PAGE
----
“Wait!” Carmine came in after her, hat skewed and face red from the chase. “Get away from them!”
“Oh, hush.” The woman stood up on the windowsill and, with an extravagant bow, disappeared into another jump.
Carmine caught his breath on the hallway corner, then saw two queens and one prince right at his nose. He choked and righted himself. “My apologies, your Majesty, your Highness, Your—” He checked down the hall, searching for the mysterious lady. “I did not mean to interrupt your, uh, stroll.”
“Are you alright?” her mother asked, reaching out to touch Carmine’s hand.
He kept his hands at his sides. “Yes, Your Majesty. It’s just that woman again.”
“Again?” Beatrice asked. “Who is she?”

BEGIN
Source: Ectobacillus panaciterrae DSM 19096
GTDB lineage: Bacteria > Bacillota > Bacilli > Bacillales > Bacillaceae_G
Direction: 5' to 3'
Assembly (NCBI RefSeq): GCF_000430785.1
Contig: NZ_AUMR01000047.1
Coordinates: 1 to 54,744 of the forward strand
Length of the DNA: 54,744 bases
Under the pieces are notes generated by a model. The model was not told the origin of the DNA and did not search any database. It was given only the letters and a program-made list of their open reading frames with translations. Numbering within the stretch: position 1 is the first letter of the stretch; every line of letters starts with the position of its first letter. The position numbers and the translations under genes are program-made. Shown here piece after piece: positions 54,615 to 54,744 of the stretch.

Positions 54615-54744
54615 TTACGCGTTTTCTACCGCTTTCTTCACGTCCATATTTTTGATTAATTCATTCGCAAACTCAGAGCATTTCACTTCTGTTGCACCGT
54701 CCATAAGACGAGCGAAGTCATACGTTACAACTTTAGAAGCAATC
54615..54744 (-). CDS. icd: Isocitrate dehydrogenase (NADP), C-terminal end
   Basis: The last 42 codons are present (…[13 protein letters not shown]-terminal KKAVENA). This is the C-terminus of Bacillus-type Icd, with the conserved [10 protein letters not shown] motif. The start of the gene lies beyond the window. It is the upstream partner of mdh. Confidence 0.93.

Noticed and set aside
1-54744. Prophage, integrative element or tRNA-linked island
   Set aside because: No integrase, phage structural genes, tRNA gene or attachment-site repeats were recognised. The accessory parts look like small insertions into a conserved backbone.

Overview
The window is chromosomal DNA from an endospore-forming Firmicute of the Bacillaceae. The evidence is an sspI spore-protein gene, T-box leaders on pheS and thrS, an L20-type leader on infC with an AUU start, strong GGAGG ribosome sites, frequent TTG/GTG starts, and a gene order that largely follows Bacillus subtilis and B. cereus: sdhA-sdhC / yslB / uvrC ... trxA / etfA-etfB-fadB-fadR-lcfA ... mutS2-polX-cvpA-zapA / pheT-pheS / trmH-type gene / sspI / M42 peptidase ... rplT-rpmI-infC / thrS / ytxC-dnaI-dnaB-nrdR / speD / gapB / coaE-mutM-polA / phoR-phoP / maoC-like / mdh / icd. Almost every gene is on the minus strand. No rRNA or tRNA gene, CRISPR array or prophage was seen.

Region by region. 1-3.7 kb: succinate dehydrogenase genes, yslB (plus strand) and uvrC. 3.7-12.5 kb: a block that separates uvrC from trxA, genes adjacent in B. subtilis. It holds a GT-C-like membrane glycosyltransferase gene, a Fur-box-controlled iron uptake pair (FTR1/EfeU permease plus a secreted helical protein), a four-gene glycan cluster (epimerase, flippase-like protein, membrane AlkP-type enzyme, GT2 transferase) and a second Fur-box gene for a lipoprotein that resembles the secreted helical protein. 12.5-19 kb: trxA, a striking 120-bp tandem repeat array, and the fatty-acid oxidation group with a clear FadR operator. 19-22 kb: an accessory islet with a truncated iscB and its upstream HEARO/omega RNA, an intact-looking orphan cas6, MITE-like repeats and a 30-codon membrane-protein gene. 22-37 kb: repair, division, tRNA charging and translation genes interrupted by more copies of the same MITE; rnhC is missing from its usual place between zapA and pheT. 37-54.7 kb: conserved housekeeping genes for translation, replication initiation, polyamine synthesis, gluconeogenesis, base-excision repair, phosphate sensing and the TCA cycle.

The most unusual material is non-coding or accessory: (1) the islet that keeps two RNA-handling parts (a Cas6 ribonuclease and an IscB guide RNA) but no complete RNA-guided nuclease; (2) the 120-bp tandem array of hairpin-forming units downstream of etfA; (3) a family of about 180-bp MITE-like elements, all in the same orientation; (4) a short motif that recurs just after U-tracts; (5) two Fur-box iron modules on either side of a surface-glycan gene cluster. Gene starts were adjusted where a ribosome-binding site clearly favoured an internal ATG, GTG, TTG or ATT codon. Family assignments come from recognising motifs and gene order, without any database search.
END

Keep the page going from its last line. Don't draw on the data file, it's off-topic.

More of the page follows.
“She’s a criminal with a bounty on her head for assaulting me and a handful of my officers. She’s the one who can jump freely from place to place without harm. I don’t know how she does it. All the information I have on her comes from eyewitnesses and her need to cause me grief in my own country.”
He bowed. “Please excuse me, Your Majesties, Your Highness. While it is lovely to see you again, I need to…I need—” He fixed his hat. “I need to capture this girl.”
“Don’t let us hold you up,” Beatrice said, and gestured down the hall for the chase to continue.
“Thank you.” He bowed once more, shared a concerned look with Beatrice’s mother, then took off, fixated on keeping peace in the palace.
Beatrice gave the scene a beat of silence before she lifted up her dress and ran after Carmine and the mysterious girl.
“Bea, wait.” Zaahir caught up with her, as did her mother and their entourage of guards.
“Was that the girl?” Beatrice asked. “The future self?”